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The late start in corn planting this season is coming to a close as it is 95 percent done. Great strides were made in the upper Midwest last week but some switching to soybeans is likely. The first crop rating of the season shows that 76 percent of the crop is in good-to-excellent condition compared to 63 percent a year ago. According to Ag Watch’s yield model, this equates to 168.3 bpa versus USDA’s estimate of 165.3 bpa. If realized, ending stocks this fall could total 1.978 BB. However, it is a long time before harvest. Export inspections last week were 38.4 MB and below the average needed to reach USDA’s projection of 1.9 BB. While sales are on track to meet their target, the pace of shipments shows that it will be a toss up. Meanwhile, the trend following funds continue to bail on their longs as they shed 135 MB last week reducing their position to 595 MB.
July corn is struggling to find a toe hold in the sell-off from last month’s high at 522.75. There have been a few false starts in probing for a low that have proven unsuccessful. The market needs a close beyond 460.5 for evidence of a bottom. Otherwise, we may edge lower to 443. Meanwhile, be aware that the momentum indicators are at their most oversold level since August 2013. While corn usually musters a bounce through mid June, the bears do not seem to be nervous about getting caught in a turnaround, at least not yet. In the meantime, be alert for a bottom that could develop around June 9th. Next week, the odds are 60 percent that July corn will be lower.
Even though old crop soybeans stocks are tight, the market is showing signs of fatigue. Planting is making great strides at 78 percent complete compared to 70 percent for the average. The upper Midwest is lagging, but it is not of great concern. According to the USDA, 81.5 million acres will be planted this season. However, because of the surge in soybean futures a couple of weeks ago, and the struggle to get corn planted, we could see an additional million acres. In other developments, export inspections last week were 5.7 MB with China taking 18,000 bushels. This was there first appearance in four weeks. Meanwhile, the trend following funds lightened their longs last week reducing them 70 MB to 425 MB.
On Monday, July soybeans rebounded to 1511.75. Since then, the market has fallen setting lower highs and lower lows on the short-term chart. Look for support at 1455, although we could test the low made last month at 1441.75. A decline below this level is needed to break the uptrend from January low at 1234.75. In the event, look for the sell-off continuing to 1420 or 1385. For now, a rebound beyond 1496 is needed to turn the short-term trend up. Next week, the odds are 60 percent that July soybeans will be lower.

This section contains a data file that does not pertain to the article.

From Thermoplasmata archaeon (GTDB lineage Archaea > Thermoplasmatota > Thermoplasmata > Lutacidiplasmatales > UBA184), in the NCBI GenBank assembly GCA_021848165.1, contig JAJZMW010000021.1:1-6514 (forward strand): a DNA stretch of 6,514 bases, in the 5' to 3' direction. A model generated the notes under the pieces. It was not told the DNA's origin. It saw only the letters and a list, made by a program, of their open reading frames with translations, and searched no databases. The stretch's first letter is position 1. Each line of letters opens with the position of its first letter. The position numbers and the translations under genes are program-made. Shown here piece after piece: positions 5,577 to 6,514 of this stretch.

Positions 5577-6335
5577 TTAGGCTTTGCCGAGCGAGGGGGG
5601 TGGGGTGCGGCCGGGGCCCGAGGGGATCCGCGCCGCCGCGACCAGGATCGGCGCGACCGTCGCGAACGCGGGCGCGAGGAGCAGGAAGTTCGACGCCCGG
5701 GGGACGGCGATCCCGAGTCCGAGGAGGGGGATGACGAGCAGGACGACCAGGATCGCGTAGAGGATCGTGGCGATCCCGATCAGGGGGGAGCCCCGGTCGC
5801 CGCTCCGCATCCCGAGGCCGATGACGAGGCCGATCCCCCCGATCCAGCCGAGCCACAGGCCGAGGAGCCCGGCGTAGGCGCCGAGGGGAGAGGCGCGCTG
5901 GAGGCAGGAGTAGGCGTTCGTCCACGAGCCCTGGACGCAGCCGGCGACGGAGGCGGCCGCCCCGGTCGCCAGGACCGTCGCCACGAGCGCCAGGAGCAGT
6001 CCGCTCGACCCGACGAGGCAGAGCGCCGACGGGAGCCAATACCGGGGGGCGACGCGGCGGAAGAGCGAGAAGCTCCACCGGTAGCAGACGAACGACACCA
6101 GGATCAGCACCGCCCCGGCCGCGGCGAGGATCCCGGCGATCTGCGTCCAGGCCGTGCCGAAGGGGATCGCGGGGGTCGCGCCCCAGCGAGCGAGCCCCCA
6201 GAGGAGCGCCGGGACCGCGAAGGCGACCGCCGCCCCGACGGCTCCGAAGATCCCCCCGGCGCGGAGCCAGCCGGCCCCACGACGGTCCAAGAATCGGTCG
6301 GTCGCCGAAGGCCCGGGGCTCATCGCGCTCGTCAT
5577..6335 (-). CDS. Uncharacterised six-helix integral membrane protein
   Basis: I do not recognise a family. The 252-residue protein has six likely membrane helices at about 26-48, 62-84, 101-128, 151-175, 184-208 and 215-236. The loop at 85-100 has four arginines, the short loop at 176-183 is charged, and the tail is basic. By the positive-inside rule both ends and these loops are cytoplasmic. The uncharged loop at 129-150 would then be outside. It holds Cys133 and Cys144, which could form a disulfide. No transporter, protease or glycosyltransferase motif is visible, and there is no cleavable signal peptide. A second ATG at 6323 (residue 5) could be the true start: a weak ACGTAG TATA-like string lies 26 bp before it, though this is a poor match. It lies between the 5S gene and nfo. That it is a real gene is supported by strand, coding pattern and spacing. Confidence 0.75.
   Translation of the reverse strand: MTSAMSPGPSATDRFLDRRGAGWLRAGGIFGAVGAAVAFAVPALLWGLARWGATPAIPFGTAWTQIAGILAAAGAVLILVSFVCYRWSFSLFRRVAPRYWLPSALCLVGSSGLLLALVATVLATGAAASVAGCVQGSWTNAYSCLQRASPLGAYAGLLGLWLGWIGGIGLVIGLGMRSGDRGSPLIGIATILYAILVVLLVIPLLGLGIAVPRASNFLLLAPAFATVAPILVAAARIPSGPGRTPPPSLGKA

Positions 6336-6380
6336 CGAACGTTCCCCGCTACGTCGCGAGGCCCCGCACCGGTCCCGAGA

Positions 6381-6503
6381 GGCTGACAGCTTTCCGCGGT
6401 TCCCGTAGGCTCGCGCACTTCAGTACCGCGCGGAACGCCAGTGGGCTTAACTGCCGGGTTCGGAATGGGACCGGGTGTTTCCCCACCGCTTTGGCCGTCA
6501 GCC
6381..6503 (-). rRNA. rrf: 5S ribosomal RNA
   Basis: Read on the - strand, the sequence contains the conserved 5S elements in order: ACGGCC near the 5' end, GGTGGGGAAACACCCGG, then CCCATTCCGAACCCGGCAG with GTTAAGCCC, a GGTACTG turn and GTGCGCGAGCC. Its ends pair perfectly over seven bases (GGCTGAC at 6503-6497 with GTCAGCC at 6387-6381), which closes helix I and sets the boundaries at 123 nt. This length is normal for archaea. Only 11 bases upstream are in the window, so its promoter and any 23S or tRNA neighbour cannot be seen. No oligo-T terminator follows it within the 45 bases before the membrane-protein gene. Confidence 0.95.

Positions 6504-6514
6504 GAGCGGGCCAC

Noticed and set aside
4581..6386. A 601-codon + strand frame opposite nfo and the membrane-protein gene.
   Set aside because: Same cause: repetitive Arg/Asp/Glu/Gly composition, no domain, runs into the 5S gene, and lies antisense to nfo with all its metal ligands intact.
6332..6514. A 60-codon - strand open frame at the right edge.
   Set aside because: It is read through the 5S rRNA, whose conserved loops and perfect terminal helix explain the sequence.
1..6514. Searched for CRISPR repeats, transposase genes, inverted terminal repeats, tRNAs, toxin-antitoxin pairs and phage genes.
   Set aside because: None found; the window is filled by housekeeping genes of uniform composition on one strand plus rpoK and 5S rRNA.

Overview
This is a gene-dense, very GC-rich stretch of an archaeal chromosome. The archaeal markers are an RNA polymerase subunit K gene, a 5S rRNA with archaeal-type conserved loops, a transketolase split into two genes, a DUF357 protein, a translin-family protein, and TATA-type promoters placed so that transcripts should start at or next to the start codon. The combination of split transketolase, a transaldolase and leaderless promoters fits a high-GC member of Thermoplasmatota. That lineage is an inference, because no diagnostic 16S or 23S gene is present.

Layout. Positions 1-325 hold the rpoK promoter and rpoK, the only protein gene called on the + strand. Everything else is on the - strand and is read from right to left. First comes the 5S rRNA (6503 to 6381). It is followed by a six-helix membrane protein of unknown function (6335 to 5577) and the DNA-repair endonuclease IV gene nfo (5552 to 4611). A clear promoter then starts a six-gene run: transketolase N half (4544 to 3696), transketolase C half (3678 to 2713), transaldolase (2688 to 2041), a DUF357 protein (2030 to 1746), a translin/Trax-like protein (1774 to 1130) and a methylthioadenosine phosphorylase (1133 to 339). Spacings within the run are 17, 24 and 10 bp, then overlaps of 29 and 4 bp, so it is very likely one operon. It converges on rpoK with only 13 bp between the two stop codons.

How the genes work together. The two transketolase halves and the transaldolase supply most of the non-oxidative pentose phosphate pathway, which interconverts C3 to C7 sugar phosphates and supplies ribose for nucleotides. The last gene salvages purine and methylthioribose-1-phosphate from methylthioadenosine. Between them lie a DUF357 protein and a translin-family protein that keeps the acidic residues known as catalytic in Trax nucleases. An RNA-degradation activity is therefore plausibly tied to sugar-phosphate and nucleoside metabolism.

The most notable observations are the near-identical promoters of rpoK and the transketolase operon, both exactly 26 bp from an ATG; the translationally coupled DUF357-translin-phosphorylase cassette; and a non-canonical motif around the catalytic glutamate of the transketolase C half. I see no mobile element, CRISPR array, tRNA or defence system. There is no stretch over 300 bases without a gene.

Since early May, wheat has been beaten, mugged, whipped and flogged. You choose the verb. While the crop in the southern Plains has been stressed, traders are looking at adequate world stocks in addition to lackluster U.S. exports. Last week, 30 percent of the crop was in good-to-excellent condition but, at this stage, the ratings are of little concern as harvest is just around the corner. Spring wheat planting is winding down at 88 percent done, which is on par with the average. Export inspections were 18.9 MB with cumulative shipments as of May 29th standing at 1.148 BB versus USDA’s projection of 1.185 BB. In other developments, the trend following funds increased their short position 20 MB to 90 MB.
It has been a technical disaster for July wheat since topping last month at 744. The market has fallen over 18 percent since the decline began, but may edge lower to 599-595. The momentum indicators are at their lowest level since January, while the wave pattern shows that we are in the mature stage of the sell-off. In addition, the spreads are beginning to turn positive. However, for now, a rally beyond 625 is needed for evidence of a bottom. Next week, the odds are 80 percent that July wheat will be down.
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Comments and suggestions are provided for information purposes only. Information contained herein is obtained from sources believed to be reliable but not guaranteed to its accuracy or completeness. Readers using the information contained herein are responsible for their own actions. No presentations can be made that recommendations will be profitable or that they will not result in losses. This information is neither an offer to sell nor solicitation to buy of the commodity futures mentioned herein. The writer may be trading in the commodities mentioned.